Transdisciplinary Design (Spring 2019)

  • Node A-Gabriella Cooperman and Avni Joshi 2
  • Node B-Gabriella Cooperman and Avni Joshi
  • Node C-Jeremy Barnes and James Dale
  • Node D-Yue Yuan and Jiawen Wang 2
  • Node E-Yue Yuan and Jiawen Wang

The practice of design is shifting. Beyond giving form to complex ideas, designers are moving into the "fuzzy front end" and defining what kinds of things to design in the first place. This requires both a bold curiosity about complex systems, as well as the ability to conceptualize collections of designed things that work together to create holistic experiences. In this course, created for students minoring in design or pursuing the interdisciplinary Bachelor of Arts degree in design, students practiced these approaches through iterative projects and collaborative studio work.

In the first project, students explored how experiences are composed of designed objects, and how designed things create certain behaviors and social values. Students rode a MetroLink train and documented what they experienced. They took this information and created a service blueprint that documented the experience of a user of the MetroLink. The service blueprint allowed them to identify roles people have, the physical and digital touchpoints and tools, and the steps along the way to riding the MetroLink. This documentation of experience led students to reflect more deeply on a particular object they interacted with, thinking about its history, influence on society, and design. Finally, students developed two compositions: one to reflect social values and beliefs the object represents, and one that reflects beliefs in opposition to that object’s role.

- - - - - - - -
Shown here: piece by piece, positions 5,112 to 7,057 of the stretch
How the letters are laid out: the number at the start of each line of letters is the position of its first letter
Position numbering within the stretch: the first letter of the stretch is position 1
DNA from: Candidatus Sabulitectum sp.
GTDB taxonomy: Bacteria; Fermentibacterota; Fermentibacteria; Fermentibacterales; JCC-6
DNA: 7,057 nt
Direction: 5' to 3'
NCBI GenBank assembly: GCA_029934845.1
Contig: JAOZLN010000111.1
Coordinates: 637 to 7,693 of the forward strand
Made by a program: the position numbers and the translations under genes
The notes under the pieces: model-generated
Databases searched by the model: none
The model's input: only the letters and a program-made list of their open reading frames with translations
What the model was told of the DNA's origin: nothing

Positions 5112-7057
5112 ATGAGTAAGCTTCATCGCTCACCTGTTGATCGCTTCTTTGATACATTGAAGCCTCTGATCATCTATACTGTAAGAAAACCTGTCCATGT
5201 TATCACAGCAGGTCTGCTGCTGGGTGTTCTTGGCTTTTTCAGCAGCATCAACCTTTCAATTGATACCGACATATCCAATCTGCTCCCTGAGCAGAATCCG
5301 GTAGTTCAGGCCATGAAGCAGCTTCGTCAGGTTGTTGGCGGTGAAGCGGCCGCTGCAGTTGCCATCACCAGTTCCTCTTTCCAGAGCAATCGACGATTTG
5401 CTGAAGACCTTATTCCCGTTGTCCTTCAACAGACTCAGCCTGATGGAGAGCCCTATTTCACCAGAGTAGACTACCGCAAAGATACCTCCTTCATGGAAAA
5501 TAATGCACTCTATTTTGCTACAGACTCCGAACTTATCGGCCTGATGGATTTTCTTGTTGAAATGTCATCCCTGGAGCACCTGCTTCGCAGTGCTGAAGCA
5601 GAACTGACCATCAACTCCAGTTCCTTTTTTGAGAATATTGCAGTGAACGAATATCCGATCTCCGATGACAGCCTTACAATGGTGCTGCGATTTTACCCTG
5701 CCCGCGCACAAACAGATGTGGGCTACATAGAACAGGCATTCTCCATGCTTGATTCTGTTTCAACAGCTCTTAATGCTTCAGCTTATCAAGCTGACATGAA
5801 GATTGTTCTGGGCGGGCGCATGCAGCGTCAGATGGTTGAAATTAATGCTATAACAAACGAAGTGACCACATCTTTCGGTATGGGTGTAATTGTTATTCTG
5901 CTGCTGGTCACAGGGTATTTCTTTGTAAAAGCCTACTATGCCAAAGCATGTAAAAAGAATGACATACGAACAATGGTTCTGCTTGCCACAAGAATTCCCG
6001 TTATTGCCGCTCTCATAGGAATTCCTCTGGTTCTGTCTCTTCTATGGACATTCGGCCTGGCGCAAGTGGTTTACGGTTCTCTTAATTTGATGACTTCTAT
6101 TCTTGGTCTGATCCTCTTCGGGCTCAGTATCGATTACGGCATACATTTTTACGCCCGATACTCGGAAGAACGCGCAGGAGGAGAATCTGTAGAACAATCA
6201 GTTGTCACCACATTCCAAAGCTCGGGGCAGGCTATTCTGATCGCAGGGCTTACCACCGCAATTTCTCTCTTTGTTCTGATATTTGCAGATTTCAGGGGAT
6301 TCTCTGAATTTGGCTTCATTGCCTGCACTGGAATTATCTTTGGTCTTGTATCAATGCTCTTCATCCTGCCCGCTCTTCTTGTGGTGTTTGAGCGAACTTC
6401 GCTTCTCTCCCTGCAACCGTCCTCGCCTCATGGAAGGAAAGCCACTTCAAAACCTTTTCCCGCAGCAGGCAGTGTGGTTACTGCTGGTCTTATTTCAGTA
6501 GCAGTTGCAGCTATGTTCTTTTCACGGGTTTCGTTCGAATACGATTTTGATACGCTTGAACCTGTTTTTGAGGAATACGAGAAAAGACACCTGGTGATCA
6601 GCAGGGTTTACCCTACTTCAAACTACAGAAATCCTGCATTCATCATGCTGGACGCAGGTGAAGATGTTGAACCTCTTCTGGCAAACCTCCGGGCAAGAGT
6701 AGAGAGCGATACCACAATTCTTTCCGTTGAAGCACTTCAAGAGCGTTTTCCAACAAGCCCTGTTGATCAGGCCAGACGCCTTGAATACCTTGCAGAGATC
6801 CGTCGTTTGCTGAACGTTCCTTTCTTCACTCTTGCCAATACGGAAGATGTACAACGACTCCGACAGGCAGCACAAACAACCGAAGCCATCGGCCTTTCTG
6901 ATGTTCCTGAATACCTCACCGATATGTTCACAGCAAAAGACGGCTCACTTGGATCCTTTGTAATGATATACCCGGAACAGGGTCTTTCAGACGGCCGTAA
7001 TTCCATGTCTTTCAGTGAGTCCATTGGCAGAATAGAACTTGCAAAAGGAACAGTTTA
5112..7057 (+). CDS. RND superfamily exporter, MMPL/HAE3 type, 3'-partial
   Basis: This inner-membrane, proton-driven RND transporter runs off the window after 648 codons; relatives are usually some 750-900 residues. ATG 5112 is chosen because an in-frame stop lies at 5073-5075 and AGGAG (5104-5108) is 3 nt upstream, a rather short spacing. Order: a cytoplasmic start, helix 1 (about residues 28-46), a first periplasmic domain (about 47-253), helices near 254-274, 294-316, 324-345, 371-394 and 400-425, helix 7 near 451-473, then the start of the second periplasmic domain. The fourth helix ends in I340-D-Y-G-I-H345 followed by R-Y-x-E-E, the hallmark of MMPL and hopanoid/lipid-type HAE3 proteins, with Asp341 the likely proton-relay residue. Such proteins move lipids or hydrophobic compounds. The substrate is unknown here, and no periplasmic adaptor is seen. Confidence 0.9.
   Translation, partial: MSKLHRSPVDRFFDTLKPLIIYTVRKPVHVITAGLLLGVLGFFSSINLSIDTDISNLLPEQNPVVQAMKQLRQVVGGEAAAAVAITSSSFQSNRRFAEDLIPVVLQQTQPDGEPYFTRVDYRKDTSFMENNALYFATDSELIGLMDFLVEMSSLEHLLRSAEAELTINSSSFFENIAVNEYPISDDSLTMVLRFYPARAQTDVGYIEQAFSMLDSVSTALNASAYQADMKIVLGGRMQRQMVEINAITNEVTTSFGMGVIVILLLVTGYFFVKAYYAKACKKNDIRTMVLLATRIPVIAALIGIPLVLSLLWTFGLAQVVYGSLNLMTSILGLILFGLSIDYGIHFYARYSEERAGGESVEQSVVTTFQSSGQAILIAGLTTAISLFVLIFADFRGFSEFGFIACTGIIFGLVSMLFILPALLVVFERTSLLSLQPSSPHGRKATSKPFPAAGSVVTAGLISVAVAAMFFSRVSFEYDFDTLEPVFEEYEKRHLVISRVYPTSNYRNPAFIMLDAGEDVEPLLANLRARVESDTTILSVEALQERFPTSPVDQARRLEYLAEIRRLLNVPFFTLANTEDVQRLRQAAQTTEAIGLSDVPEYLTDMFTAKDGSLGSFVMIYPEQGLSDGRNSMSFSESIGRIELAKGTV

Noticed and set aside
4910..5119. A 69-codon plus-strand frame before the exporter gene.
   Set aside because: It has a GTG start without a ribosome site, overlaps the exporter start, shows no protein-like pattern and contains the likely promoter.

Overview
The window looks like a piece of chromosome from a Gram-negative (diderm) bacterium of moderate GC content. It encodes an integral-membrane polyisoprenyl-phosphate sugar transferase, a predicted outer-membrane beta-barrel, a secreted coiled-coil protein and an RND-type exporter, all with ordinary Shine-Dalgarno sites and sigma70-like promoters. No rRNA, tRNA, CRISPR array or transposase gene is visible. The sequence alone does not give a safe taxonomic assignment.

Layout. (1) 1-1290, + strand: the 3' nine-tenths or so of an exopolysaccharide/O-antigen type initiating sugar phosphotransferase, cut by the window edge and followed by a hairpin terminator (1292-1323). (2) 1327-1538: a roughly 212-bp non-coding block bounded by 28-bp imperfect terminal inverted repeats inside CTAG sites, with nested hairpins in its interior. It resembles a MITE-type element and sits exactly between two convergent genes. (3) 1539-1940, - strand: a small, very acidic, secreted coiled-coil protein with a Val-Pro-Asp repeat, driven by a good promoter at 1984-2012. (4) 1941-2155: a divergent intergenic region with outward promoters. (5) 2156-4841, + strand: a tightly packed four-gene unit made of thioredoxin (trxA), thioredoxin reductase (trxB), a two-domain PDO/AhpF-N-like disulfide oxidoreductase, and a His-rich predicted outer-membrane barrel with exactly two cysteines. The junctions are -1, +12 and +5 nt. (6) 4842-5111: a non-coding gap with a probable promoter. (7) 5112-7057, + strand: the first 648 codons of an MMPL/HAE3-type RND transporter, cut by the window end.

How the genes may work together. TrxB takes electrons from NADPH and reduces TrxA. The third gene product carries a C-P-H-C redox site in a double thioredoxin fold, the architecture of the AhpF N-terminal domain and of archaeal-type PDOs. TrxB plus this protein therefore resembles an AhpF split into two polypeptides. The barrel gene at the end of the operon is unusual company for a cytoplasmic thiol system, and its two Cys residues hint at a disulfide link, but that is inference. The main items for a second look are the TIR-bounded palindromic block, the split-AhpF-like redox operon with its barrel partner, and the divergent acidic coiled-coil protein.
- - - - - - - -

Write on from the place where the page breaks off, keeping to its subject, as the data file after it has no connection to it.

In the final project of the semester, students worked with a physician at Washington University Orthopedic Surgeons to understand the challenges he faces while caring for patients with sports-related injuries. After a visit to the clinic site, where students conducted interviews with a physician and his care team, student teams designed multi-touchpoint approaches to address key needs. In one project, students developed an app concept to support student athletes in making treatment plan decisions alongside their parents and coaches. Another project developed a tablet-based version of existing EPIC software to help the doctor engage more directly with the patient. The final team redeveloped the patient intake survey to help simplify the process for patients and improve the relationship to doctors.

Each team of students worked to translate what they learned through in-context research into their concepts. They used their varied design skills to create visual interfaces, represent their concept, and present an idea clearly to the audience.

Dr. Matthew Matava, Washington University Orthopedic Surgeons